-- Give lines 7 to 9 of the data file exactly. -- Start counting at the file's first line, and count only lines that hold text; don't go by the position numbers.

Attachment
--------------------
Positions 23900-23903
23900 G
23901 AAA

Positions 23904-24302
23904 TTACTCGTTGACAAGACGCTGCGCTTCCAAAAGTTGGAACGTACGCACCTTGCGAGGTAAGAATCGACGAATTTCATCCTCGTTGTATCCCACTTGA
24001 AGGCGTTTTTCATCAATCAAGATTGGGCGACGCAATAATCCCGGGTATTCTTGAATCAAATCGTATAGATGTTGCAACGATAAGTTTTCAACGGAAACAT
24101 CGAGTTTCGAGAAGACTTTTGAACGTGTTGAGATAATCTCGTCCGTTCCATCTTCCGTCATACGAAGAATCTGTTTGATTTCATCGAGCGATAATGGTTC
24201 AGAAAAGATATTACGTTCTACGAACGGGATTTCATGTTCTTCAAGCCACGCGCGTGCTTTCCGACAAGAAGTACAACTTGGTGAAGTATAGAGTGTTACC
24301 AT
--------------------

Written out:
24101 CGAGTTTCGAGAAGACTTTTGAACGTGTTGAGATAATCTCGTCCGTTCCATCTTCCGTCATACGAAGAATCTGTTTGATTTCATCGAGCGATAATGGTTC
24201 AGAAAAGATATTACGTTCTACGAACGGGATTTCATGTTCTTCAAGCCACGCGCGTGCTTTCCGACAAGAAGTACAACTTGGTGAAGTATAGAGTGTTACC
24301 AT